Differences in Working Memory Capacity Affect Online Spoken Word Recognition: Evidence From Eye Movements

Gal Nitsan, Arthur Wingfield, Limor Lavie, Boaz M. Ben-David

Research output: Contribution to journalArticlepeer-review

Abstract

Individual differences in working memory capacity have been gaining recognition as playing an important role in speech comprehension, especially in noisy environments. Using the visual world eye-tracking paradigm, a recent study by Hadar and coworkers found that online spoken word recognition was slowed when listeners were required to retain in memory a list of four spoken digits (high load) compared with only one (low load). In the current study, we recognized that the influence of a digit preload might be greater for individuals who have a more limited memory span. We compared participants with higher and lower memory spans on the time course for spoken word recognition by testing eye-fixations on a named object, relative to fixations on an object whose name shared phonology with the named object. Results show that when a low load was imposed, differences in memory span had no effect on the time course of preferential fixations. However, with a high load, listeners with lower span were delayed by ∼550 ms in discriminating target from sound-sharing competitors, relative to higher span listeners. This follows an assumption that the interference effect of a memory preload is not a fixed value, but rather, its effect is greater for individuals with a smaller memory span. Interestingly, span differences affected the timeline for spoken word recognition in noise, but not offline accuracy. This highlights the significance of using eye-tracking as a measure for online speech processing. Results further emphasize the importance of considering differences in cognitive capacity, even when testing normal hearing young adults.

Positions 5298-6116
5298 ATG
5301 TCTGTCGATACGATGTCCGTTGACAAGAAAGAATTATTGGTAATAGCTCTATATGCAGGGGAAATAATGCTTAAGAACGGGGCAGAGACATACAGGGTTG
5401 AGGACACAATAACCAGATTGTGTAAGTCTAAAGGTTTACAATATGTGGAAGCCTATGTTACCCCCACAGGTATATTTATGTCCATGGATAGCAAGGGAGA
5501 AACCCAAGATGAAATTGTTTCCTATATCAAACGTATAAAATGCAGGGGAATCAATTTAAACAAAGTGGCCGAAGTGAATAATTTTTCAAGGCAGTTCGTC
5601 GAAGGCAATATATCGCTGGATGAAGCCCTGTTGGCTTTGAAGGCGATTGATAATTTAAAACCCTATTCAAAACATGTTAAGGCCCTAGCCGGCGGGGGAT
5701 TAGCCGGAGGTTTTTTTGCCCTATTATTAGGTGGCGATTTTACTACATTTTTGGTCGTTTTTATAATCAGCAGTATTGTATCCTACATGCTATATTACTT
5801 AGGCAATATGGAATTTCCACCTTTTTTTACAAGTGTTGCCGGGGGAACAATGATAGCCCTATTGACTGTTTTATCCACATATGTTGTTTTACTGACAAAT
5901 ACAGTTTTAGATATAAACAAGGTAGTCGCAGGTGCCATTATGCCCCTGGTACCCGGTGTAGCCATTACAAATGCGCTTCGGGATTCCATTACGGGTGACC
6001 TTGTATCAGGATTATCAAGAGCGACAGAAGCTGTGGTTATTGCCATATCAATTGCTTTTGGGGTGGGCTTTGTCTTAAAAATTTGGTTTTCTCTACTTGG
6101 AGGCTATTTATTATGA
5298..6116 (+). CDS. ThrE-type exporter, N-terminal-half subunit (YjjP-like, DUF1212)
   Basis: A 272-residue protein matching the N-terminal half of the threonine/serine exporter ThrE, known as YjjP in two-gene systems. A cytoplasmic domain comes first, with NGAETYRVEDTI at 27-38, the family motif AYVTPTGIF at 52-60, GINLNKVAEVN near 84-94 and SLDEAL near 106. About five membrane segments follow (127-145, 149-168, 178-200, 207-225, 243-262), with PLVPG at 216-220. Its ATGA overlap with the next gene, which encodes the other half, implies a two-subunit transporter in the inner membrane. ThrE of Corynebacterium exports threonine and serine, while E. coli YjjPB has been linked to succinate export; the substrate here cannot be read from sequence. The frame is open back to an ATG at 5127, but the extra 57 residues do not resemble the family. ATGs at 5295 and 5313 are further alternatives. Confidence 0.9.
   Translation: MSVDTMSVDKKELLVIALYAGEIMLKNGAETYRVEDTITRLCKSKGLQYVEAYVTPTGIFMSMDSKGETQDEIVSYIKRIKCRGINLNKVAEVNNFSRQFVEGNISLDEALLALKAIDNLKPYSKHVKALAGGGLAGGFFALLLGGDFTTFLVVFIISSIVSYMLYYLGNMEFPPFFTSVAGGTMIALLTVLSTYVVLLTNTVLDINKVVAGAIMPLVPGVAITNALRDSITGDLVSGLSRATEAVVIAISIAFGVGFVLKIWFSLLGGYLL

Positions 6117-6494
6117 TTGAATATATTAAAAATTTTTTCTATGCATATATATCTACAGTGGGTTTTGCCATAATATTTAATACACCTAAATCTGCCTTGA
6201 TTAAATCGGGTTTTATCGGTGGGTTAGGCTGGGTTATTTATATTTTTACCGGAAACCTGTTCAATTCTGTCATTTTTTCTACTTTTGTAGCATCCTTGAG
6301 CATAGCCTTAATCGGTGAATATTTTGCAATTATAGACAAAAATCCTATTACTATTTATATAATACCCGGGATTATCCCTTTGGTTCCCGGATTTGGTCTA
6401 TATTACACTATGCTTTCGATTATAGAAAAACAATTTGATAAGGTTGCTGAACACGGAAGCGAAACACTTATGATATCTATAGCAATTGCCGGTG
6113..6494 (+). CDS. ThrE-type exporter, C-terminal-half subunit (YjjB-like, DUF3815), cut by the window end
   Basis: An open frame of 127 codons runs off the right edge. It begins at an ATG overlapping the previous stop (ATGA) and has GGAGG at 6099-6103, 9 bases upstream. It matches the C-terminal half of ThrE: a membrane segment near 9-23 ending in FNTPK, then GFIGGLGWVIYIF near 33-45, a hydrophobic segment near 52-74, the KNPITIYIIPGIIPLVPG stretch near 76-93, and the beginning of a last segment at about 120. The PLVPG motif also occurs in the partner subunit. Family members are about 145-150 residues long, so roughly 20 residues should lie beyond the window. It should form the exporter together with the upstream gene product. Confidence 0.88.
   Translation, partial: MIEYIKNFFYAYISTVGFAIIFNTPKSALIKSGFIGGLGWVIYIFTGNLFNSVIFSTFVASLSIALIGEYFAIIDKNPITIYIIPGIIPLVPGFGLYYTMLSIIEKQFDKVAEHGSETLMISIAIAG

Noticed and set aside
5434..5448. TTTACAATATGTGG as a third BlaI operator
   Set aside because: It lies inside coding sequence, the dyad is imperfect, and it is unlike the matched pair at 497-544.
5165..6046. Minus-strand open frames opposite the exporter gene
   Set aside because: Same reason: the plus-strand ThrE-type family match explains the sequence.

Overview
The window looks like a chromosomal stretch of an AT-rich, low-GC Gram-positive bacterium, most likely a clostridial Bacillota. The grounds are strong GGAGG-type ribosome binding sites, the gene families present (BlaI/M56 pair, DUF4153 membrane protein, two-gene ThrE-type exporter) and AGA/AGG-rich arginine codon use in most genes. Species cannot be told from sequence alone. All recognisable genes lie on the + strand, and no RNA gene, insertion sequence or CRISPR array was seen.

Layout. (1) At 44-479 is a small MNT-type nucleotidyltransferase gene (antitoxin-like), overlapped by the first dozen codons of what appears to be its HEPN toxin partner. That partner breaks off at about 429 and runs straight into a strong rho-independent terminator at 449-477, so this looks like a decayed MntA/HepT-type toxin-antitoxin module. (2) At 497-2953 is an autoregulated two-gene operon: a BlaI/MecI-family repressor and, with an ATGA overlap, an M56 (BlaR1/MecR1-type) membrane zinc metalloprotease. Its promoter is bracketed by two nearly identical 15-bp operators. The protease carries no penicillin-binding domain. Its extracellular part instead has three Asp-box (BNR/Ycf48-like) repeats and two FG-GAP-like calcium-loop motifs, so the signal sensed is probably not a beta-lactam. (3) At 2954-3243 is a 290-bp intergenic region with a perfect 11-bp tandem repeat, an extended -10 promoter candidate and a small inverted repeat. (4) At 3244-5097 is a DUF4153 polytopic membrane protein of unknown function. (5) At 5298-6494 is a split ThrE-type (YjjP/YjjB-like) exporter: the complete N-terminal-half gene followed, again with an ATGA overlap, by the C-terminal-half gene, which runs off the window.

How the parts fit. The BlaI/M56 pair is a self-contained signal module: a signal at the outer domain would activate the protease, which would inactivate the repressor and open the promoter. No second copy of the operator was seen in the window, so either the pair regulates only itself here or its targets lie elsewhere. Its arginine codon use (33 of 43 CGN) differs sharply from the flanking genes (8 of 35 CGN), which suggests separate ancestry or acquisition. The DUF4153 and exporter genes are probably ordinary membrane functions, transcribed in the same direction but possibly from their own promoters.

Original languageEnglish
JournalTrends in hearing
Volume23
DOIs
StatePublished - 1 Apr 2019

Bibliographical note

Publisher Copyright:
© The Author(s) 2019.

Keywords

  • eye-tracking
  • online processing
  • visual world paradigm
  • word recognition
  • working memory

ASJC Scopus subject areas

  • Speech and Hearing
  • Otorhinolaryngology

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